How to Get to Oliveira Portugal by Train

How to get to Oliveira Portugal by train

Getting around is easy in this part of the country. The railway network can whisk you into big cities, while buses are ideal for exploring rural areas and remote parks and nature reserves. Speedy toll roads can help you cover long distances in no time, but there are also slower backroads to savour the scenery.

The town of Oliveira de Azemeis takes pride in this park on a hill east of the center, landscaped at the turn of the 20th century around a chapel that we’ll discuss later. It’s a refined spot for a stroll, with grand stairways, a gazebo and balustraded terraces. It also has an ornamental lake, a restaurant and cafe, a glass-blowing workshop, a campsite and playgrounds of all shapes and sizes.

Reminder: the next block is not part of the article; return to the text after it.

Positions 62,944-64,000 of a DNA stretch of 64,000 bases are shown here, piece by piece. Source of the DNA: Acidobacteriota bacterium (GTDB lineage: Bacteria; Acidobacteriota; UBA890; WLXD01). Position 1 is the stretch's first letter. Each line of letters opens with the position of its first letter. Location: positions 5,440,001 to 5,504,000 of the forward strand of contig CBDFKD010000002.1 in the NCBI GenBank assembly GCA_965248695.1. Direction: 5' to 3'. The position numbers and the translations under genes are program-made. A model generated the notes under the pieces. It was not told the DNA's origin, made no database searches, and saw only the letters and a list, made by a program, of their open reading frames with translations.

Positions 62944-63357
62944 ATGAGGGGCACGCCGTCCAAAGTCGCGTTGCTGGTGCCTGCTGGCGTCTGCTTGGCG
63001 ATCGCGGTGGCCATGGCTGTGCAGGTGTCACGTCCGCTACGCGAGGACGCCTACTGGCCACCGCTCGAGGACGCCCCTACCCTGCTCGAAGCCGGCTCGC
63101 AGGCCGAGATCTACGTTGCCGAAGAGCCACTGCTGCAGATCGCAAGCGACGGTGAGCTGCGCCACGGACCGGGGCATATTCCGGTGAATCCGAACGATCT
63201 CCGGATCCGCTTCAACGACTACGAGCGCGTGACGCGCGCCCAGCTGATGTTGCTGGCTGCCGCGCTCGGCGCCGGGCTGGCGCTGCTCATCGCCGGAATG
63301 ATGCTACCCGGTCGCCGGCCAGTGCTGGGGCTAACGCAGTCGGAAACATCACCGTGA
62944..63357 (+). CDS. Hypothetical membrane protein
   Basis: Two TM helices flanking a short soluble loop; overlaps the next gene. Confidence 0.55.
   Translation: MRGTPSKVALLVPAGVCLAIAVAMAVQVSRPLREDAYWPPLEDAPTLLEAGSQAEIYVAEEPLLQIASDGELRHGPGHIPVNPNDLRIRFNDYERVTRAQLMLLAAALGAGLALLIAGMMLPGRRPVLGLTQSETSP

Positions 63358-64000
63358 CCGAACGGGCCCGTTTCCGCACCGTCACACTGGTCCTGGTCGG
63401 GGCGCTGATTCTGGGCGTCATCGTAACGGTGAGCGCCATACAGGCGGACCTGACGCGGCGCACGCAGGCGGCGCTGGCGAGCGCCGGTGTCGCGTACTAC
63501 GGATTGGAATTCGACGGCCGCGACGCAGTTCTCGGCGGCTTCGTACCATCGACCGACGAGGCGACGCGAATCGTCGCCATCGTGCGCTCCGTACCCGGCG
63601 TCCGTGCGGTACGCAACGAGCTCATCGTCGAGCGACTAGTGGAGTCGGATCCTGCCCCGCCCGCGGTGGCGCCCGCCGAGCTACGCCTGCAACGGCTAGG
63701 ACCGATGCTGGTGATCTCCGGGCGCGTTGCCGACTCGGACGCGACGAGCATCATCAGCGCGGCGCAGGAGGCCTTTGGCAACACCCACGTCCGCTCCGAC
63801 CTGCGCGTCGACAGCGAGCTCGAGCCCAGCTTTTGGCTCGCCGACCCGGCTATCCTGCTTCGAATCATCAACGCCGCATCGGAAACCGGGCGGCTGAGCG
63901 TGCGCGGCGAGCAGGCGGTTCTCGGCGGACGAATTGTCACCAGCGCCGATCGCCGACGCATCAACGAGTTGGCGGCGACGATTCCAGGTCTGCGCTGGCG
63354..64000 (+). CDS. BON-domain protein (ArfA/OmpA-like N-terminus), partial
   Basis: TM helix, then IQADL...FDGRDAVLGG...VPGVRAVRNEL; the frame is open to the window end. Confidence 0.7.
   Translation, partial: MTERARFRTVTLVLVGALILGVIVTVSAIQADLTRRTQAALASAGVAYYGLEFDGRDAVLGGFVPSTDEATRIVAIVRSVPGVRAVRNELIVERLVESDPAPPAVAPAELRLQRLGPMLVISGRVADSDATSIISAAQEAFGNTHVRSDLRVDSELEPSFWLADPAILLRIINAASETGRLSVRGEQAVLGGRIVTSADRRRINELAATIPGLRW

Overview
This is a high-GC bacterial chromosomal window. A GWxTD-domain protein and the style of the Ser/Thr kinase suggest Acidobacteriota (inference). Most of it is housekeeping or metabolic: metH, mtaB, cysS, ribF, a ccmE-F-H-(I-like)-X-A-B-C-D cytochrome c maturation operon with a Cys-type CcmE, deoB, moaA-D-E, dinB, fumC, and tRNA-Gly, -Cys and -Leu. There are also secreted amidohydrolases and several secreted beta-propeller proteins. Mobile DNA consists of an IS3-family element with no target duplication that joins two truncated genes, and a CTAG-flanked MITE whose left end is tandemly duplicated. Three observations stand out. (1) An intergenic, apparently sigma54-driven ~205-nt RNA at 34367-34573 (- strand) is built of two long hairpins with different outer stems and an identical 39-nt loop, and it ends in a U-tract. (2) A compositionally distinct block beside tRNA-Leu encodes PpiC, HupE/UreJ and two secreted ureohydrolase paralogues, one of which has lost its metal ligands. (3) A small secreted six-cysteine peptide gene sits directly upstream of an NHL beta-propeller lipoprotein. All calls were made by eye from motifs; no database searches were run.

Goncalo Castel-Branco didn’t grow up as a train guy, but when his daughter suggested he bring an historic train into service as a moving restaurant, he took her advice and invested EUR1 million in a two-year restoration. It was enough to make the Presidential Train, which had served kings and heads of state since 1890, rail-worthy, and it hosted dignitaries until its last ride in 1970.

Now it hosts Michelin-caliber chefs each weekend, including Dieter Koschina of the two-star Vila Joya in Porto and Pedro Lemos of the four-star Fortaleza do Guincho. You can also tour local factories, like the Torre da Oliva building that houses a footwear museum and a likeable one for hat-making. And, of course, you can sample local fare: pao de uro, the town’s type of bread; baked salted cod; and rojoada, a beans and pork casserole.

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